INWEEKLY: I found so much in this book fascinating, especially the interactions between the African Americans and Native American actors in this story. When doing the research, what surprised you the most?
CLAVIN: As for the relationship between African Americans and Native Americans, nothing really surprised me as I have long studied the complicated relationship between these people, especially along the Southern frontier. That being said, I think many readers will be shocked to learn the critical role the Creek Indians played in Negro Fort’s destruction. While several dozen Native Americans fought and died in Negro Fort’s defense, roughly 100 Creeks led the American assault on the Fort and then spearheaded the effort to capture and return any survivors to slavery.

INWEEKLY:  I’m not sure if “hero” is the right word, but who were some of the remarkable figures who stood out in this story?
CLAVIN: If you believe in freedom, then there were absolutely “heroes” in the Battle of Negro Fort. The most obvious was Garçon, a “French Negro” who absconded from his Spanish owner in Pensacola during the War of 1812, served in Great Britain’s Corps of Colonial Marines and eventually became the fort’s most feared commander. During the Battle of Negro Fort, when the American forces proposed a cease-fire, Garçon vowed that he would rather blow up the fort himself rather than see it fall into the possession of the United States. Garçon survived the magazine’s explosion but was summarily executed. Though tragic, he had long demonstrated a preference for liberty or death.

INWEEKLY:  With a resurgence in interest, both in slavery and Andrew Jackson, what do you think your book adds to our ongoing discussion about how to see slavery in America, as well as how we see Andrew Jackson?
CLAVIN: I think this book demonstrates the long and difficult struggle for freedom in the United States for African-descended people as well as their allies. As has become painfully obvious in recent years, white supremacy is never static. Support for the radical ideology comes and goes, ebbs and flows. Sometimes leadership is all that matters in determining which direction an entire nation moves regarding its policy toward minority groups. In the case of Negro Fort, there is no telling what would have happened to the historic community [in Negro Fort] if Andrew Jackson had not risen to the command of the Southern army. Undoubtedly, a Northern anti-slavery general who sympathized with the plight of African Americans and Native Americans certainly would have acted differently. The Battle of Negro Fort shows the power of one man to dictate and determine public policy.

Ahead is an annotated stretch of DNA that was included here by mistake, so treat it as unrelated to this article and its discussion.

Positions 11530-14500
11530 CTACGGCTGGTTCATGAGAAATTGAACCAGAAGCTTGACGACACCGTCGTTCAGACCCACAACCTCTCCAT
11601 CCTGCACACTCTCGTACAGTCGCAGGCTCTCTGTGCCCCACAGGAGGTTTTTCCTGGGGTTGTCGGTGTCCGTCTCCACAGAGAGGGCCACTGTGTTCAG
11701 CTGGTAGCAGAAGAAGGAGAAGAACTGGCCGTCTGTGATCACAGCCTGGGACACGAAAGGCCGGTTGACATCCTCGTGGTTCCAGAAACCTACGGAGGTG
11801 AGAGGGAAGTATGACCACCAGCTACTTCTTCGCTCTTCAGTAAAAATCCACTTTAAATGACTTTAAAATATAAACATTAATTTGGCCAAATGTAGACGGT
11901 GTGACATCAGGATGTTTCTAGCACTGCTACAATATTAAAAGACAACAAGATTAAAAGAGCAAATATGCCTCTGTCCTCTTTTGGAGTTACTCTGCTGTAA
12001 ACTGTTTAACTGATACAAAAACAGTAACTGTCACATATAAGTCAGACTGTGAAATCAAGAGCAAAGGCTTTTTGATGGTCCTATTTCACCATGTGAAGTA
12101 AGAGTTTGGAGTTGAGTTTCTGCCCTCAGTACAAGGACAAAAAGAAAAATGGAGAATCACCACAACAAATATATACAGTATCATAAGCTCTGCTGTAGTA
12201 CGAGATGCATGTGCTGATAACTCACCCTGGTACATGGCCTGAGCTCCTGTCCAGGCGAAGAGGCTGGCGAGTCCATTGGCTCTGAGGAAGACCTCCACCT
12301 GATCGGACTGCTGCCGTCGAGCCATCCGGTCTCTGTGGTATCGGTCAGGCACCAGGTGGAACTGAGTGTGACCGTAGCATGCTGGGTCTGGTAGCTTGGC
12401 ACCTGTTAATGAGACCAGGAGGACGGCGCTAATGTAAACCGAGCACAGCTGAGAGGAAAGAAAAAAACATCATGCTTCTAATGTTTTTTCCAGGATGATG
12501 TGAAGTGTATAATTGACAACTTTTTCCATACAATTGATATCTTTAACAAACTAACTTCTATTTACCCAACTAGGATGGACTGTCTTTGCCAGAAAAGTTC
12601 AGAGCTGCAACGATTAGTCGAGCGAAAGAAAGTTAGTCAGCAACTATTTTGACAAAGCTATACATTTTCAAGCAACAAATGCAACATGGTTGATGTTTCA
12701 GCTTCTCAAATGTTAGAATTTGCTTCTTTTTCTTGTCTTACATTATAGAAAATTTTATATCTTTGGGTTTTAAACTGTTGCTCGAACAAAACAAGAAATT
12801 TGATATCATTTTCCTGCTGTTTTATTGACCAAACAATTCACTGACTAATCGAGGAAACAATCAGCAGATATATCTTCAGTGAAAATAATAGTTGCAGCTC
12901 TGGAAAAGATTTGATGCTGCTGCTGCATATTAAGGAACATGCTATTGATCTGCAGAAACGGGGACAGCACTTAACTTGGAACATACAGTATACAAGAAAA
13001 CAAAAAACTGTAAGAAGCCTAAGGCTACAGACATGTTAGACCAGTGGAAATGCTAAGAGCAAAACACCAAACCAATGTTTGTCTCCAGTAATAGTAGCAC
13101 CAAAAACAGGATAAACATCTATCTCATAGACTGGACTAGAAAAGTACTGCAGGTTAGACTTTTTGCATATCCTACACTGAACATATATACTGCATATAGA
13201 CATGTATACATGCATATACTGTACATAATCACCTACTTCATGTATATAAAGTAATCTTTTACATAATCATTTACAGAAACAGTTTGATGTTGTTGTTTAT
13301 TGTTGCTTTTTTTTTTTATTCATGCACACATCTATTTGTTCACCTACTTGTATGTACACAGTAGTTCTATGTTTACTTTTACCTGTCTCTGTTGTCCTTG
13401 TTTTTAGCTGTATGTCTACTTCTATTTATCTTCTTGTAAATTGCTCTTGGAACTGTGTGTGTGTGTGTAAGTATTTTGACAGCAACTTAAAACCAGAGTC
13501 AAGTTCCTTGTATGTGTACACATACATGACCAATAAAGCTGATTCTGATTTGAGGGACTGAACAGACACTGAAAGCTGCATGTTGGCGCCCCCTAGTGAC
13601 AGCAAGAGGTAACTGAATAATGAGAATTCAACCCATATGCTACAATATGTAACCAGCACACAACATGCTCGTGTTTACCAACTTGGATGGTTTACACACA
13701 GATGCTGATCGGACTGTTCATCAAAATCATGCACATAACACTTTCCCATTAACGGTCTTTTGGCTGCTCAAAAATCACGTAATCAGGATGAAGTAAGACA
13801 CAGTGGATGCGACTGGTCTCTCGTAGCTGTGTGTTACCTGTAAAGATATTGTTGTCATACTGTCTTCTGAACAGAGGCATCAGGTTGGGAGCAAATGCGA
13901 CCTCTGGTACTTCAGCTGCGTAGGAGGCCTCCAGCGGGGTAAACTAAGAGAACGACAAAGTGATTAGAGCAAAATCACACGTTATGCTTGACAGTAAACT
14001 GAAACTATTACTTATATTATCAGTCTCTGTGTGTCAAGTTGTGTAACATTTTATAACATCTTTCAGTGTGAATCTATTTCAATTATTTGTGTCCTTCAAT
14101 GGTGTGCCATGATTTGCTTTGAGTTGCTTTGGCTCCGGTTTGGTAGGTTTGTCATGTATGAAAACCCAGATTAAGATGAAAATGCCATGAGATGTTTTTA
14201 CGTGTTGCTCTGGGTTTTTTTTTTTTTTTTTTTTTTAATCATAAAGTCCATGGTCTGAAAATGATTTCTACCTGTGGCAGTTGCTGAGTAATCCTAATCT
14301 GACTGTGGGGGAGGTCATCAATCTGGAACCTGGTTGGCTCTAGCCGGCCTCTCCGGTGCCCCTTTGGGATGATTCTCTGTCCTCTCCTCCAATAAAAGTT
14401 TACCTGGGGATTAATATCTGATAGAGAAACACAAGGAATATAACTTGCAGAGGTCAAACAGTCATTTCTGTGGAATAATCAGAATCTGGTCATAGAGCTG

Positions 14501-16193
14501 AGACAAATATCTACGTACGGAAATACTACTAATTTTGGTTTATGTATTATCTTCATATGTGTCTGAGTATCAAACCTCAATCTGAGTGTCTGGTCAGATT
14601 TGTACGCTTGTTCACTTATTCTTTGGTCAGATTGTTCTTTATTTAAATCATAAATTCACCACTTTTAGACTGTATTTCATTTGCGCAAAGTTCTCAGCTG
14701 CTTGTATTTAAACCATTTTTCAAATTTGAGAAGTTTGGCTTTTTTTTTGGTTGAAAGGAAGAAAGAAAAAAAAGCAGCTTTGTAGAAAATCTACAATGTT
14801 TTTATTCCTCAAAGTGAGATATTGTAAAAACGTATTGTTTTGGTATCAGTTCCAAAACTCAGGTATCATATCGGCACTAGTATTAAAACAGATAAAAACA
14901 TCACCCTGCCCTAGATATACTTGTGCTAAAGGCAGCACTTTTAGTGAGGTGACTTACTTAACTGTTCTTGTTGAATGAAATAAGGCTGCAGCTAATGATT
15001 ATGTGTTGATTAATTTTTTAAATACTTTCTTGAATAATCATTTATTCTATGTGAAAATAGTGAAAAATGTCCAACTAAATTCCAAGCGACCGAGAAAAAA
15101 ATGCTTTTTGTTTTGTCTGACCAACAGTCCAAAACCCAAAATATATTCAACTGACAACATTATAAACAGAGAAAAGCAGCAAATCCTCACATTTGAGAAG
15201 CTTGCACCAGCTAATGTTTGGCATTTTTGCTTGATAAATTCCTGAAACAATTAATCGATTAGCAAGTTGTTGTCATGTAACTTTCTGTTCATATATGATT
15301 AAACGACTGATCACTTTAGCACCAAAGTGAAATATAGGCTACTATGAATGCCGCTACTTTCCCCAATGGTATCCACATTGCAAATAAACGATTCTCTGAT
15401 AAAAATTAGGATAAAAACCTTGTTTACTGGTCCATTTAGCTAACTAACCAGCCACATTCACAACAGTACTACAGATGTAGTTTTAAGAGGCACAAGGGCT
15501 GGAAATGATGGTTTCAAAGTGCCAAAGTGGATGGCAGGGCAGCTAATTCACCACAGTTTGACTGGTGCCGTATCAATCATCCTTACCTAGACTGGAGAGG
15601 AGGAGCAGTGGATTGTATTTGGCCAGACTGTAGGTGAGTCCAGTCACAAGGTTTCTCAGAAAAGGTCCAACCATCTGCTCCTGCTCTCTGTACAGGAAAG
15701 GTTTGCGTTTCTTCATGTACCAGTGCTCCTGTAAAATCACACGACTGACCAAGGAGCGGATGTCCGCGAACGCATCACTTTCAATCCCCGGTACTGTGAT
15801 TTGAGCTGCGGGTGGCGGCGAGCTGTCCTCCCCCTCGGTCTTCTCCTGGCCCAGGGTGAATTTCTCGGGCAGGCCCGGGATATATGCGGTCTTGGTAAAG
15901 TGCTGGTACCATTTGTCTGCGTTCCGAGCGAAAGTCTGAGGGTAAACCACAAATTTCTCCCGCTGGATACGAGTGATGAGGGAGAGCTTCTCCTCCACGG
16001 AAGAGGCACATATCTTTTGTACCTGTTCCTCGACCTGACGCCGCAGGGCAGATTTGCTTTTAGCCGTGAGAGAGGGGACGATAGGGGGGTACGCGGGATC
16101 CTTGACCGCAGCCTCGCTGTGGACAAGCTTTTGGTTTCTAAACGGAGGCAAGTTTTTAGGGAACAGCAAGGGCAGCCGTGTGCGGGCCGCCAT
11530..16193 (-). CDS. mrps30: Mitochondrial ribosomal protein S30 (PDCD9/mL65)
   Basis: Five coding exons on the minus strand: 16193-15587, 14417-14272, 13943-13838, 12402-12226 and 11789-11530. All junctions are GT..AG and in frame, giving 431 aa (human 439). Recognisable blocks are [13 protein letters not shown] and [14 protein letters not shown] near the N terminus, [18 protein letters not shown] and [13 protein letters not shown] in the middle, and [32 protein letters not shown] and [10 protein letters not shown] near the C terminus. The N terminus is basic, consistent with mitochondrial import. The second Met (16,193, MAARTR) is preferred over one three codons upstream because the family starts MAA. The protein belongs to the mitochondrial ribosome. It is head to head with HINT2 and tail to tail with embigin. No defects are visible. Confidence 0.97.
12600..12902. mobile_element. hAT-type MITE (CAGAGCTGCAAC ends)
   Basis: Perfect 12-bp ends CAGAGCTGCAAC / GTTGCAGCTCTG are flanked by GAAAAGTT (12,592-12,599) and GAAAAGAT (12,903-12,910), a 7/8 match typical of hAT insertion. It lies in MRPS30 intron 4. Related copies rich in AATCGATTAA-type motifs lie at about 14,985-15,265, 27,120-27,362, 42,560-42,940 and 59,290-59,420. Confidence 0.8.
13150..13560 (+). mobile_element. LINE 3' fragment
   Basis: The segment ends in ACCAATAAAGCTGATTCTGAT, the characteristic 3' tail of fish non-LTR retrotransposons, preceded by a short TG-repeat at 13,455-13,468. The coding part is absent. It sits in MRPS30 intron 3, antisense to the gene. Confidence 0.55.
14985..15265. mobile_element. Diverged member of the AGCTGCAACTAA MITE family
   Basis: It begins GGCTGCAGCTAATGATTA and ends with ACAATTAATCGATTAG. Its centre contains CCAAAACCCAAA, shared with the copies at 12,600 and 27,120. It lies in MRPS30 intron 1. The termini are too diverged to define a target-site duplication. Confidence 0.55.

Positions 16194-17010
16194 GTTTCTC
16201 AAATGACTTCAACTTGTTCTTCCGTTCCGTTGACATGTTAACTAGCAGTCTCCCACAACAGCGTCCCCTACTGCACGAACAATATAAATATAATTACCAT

INWEEKLY:  Why do you think so few people know of this incredible story?
CLAVIN: I think it has much more to do with the large gap that now exists between historians and the public. Historians have studied Negro Fort for decades, but too often, their scholarship has failed to target general readers and other students of history. Given the troubling racial climate in America today, it is more important than ever that historians of race and slavery speak to as wide an audience as possible.

INWEEKLY:  What are some of the lessons readers can take away from the story of Negro Fort and your book in particular?
CLAVIN: First and foremost, it is the indomitability of enslaved people. Even when an entire country tried to keep them enslaved, hundreds of black people fought to the death for their freedom. It is a truly inspirational story. Second is the role that British soldiers, Native Americans and a handful of white American citizens played in Negro Fort’s year-long existence. While history prefers winners, the free people who helped establish Negro Fort, and, in many cases, died in its defense, deserve recognition. They are proof that even in the opening decades of the 19th century, when slavery took on increasing economic and social importance as a result of the success of the cotton gin, large numbers of people forcefully opposed both slavery and racism.

A former professor at the University of West Florida, Clavin now teaches history at the University of Houston. “The Battle of Negro Fort” is his third book. You can learn more about it and order a copy direct from the publisher at